Home Featured B.C. Supreme Court dismisses worker’s claim against hospital, cites lack of jurisdiction over union and workers’ comp

B.C. Supreme Court dismisses worker’s claim against hospital, cites lack of jurisdiction over union and workers’ comp

by HR Law Canada

The Supreme Court of British Columbia has dismissed a lawsuit filed by a unionized former resident care attendant at Mount Sinai Hospital of Marie Esther Society.

It concluded that the court lacks jurisdiction over the claims because they are covered under exclusive jurisdiction regimes.

L.C., who worked at the hospital from 1999 to 2020, alleged that managerial misconduct and a lack of accommodation led to her resignation and caused mental injuries. However, the court determined that these issues fall under the jurisdiction of labour arbitration and workers’ compensation boards, not the civil courts.

“The essential nature of her dispute is not within the original jurisdiction of the B.C. Supreme Court,” the court said. It emphasized that disputes related to employment terms must be resolved through the grievance and arbitration procedure managed by the Hospital Employees’ Union, to which L.C. belongs.

Further, claims regarding mental injuries allegedly incurred at work are exclusively handled by WorkSafeBC and the Workers’ Compensation Appeal Tribunal.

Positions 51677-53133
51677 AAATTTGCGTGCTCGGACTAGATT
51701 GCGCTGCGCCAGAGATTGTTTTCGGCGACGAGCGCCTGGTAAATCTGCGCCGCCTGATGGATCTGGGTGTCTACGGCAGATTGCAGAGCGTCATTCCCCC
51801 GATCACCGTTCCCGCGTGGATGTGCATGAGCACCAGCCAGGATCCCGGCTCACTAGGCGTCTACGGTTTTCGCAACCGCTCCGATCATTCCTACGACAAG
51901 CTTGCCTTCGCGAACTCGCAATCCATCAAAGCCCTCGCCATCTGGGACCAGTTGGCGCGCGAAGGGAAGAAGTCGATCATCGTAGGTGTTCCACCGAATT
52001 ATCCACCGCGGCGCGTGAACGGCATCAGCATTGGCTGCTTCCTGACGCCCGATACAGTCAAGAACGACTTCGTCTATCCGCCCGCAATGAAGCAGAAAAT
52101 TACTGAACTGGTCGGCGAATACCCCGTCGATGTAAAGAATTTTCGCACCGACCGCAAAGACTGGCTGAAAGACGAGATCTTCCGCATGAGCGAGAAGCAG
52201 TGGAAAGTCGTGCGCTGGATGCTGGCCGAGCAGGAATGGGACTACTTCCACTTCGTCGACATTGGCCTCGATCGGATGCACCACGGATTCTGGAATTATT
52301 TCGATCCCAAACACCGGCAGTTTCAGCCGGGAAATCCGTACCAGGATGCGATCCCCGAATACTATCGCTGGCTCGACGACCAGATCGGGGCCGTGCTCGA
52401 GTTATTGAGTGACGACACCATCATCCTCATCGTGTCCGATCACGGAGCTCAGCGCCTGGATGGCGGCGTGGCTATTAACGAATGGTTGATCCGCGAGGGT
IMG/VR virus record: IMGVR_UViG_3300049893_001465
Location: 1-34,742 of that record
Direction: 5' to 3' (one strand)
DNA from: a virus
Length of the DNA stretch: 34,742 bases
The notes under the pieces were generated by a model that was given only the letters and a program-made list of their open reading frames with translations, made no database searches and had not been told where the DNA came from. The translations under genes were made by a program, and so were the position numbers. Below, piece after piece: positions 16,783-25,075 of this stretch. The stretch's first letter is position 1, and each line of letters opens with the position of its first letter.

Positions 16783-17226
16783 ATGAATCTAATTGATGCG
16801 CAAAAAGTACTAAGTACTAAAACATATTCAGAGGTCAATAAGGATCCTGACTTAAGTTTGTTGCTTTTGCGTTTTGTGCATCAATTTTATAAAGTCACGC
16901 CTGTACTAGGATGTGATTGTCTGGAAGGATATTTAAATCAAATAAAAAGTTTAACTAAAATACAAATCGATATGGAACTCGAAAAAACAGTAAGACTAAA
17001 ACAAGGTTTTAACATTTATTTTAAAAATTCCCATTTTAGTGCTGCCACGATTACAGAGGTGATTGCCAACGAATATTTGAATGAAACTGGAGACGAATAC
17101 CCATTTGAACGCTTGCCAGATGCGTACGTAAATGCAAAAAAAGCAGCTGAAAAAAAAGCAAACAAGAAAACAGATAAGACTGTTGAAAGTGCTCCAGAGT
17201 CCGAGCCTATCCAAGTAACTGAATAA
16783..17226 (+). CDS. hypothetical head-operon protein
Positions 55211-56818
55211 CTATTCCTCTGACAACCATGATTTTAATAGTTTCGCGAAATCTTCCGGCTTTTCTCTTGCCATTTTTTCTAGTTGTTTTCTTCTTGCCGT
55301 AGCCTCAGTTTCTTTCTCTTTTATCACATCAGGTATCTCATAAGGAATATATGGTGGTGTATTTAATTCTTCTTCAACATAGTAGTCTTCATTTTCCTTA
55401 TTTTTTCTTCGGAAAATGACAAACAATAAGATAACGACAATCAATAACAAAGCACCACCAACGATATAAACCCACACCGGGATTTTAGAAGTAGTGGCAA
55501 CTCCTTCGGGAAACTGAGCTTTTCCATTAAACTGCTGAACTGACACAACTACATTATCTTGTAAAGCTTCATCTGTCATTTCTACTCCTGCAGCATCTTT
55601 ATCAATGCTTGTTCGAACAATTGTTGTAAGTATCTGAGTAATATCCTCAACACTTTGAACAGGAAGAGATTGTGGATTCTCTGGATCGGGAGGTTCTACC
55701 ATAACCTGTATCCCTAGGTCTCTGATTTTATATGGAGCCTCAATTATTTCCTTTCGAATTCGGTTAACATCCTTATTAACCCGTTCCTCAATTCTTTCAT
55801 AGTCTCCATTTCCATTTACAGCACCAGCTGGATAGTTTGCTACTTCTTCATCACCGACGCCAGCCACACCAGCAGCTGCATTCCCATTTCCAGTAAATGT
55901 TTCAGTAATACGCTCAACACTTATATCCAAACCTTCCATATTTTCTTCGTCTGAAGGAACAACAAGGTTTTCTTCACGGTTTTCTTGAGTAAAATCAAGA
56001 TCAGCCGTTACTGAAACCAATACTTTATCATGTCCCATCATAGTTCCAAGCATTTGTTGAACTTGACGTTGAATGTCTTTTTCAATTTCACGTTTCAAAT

“Under s. 127 of the Workers Compensation Act, no civil action lies in respect of injury or disablement arising out of and in the course of employment,” the court said. “This is part of the ‘grand bargain’ that permitted for comprehensive workers’ compensation over a century ago.”

The decision also touched on issues with L.C.’s representation by the union, highlighting that any dissatisfaction with union representation should be directed to the B.C. Labour Relations Board, not the courts.

Despite the dismissal, the court noted that this does not preclude judicial review of decisions made under these specialized statutory regimes, which is the appropriate channel for such disputes.

Key takeaways from this ruling

  • Jurisdiction limits: The B.C. Supreme Court confirmed it does not have jurisdiction over employment and workers’ compensation disputes covered under specific statutory regimes.
  • Union representation: Disputes regarding union representation must be handled by the B.C. Labour Relations Board.
  • Role of specialized tribunals: The ruling underscores the role of specialized tribunals like WorkSafeBC and the Labour Relations Board in handling specific types of disputes, limiting the scope for civil actions in these matters.

For more information, see Chestacow v Mount St. Mary Hospital of Marie Esther Society, 2024 BCSC 783 (CanLII),

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